๐Ÿ“Œ Failures and Making Mistakes in English are a Major Part of the Learning Process

Often times learners don't try something or don't make an effort because they're afraid to fail.

Another similar problem is they want their practice and performance to be perfect with no mistakes.

Unfortunately, this stops their progress.

Great learners know failures and mistakes will happen. And when they happen (not if, but when they happen) they have the right attitude and get back to making an honest effort.

They also know failures are okay because they are part of the learning process. Matter of fact, this is the process.

What to Do With Failures and Mistakes?

Your focus needs to be on how you respond to your failures and mistakes. Notice and develop how you manage your effort and attitude during mistakes.

When a failure happens, it's okay to be confused, angry or thrown off balance. However, don't stay there. It's not helping you or anyone.

Ask yourself, โ€œWhat can I learn from this mistake? What can I do so it doesn't happen again?โ€

Make it a game of how quickly you can get back your learning process with the right mindset. Don't let setbacks stop your process. Rather, get back to the process of making an honest effort with the right attitude.

It's okay to make your mistakes and failures. Afterwards, use them to make them work for you.

Also, know that this is a shared human experience. Everyone before you who has made it past this point, has come to this point.

This is part of the journey they made it past, and so can you.

The quicker you learn this lesson of managing your mind during failures and mistakes, youโ€™ll start to learn more quickly.

Have you ever had the feeling that your next challenge looks like a huge mountain in front of you?
Photographer: Eila Lifflander | Source: Unsplash

๐Ÿ“Œ There Will Always Be New Challenges Waiting For Us

When you started studying English, you were excited, and you made progress very quickly. That's because it was new. Many of the challenges were fairly easy and didnโ€™t take much effort.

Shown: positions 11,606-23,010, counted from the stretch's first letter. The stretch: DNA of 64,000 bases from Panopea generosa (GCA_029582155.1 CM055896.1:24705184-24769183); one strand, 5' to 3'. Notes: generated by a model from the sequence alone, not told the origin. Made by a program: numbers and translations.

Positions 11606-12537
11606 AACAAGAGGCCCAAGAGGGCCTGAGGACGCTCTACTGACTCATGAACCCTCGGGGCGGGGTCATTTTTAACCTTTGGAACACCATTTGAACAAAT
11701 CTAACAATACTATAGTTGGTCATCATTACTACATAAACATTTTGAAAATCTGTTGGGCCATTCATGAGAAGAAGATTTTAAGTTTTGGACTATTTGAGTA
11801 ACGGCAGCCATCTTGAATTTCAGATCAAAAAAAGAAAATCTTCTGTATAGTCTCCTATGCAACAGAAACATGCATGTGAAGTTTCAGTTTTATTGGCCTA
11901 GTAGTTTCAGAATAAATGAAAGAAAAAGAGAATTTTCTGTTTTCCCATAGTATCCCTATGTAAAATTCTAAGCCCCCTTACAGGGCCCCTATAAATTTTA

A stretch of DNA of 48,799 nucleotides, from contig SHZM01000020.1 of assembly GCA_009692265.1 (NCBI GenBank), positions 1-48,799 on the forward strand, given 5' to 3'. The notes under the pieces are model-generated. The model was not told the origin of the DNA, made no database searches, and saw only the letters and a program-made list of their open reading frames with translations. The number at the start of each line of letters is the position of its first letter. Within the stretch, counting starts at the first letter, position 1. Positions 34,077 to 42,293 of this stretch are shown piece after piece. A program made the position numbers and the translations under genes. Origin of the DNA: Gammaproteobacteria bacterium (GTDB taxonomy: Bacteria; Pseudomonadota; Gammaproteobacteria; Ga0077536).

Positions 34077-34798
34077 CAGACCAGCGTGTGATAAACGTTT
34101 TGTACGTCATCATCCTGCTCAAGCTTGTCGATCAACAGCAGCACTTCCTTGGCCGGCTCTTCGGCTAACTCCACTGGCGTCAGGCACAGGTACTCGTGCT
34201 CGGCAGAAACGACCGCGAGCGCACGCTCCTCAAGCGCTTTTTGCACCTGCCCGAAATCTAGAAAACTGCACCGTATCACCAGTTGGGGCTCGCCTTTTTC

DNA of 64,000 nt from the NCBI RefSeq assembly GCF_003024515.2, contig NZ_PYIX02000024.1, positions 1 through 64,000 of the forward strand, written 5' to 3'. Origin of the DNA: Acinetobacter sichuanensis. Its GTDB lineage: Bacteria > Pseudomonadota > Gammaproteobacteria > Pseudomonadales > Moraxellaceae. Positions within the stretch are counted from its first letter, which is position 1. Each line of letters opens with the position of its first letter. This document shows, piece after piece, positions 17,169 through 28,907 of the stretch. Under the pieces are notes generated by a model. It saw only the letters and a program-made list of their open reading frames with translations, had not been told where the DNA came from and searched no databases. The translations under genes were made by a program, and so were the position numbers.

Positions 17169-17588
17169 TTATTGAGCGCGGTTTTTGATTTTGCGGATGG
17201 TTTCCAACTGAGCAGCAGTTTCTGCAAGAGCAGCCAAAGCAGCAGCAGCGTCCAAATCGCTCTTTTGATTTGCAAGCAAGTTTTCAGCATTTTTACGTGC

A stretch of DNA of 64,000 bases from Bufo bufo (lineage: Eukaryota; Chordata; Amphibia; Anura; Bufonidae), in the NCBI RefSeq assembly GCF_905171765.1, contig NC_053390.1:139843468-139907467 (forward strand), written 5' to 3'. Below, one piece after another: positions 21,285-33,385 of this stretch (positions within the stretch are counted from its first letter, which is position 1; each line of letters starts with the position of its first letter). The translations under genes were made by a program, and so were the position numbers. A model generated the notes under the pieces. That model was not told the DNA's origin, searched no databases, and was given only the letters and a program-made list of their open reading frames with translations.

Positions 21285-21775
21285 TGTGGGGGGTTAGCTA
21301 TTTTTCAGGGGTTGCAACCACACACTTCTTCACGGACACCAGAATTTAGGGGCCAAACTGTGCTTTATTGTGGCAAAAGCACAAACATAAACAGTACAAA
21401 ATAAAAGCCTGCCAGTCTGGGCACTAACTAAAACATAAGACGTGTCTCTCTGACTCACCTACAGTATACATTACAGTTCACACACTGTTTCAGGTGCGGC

However, as you learning increased so did the challenges.

English is like any other skill. No matter what level you are at, there's still another challenge ahead of you.

You're going to be learning for the rest of your life.

It doesn't matter the skill; if your focus is learning a language, managing finances, or having better relationships. They all take effort.

If you want to get better at them, you have to be searching for new ways to apply your effort.

It will be there for the rest of your life.

For some learners, that can be daunting and frightening.

For other learners, hopefully like you, you will recognized that this is one of the rules of life and change your relationship with effort.

You'll see it as a joy, and know that because there is so much to learn you'll never be bored or disinterested. There is always something stimulating waiting for you.

With these lessons in mind, your English learning will be more effective.
Photographer: Kiyun Lee | Source: Unsplash

Conclusion: A Recap of the Three Lessons

Simply,

  1. You are always responsible for your own learning. This means, you're always able to respond. You get to choose the response. Choose the empowering one that helps move ahead.
  2. Failure and mistakes are a major part of the process. Learn to manage them and learn how to find the meaning that helps you.
  3. There'll always be a new challenge waiting. Learning is a life long process. Find the joy in this. Set your goal, then focus on the next small step in the process.

Remember, it is your English. It is your life.
I know that you can make it awesome.

There are many lessons I've seen my students learn later in life, but I only shared three.

What are some English or Life lessons you think you've learned too late in life? Share them with the community and comment below.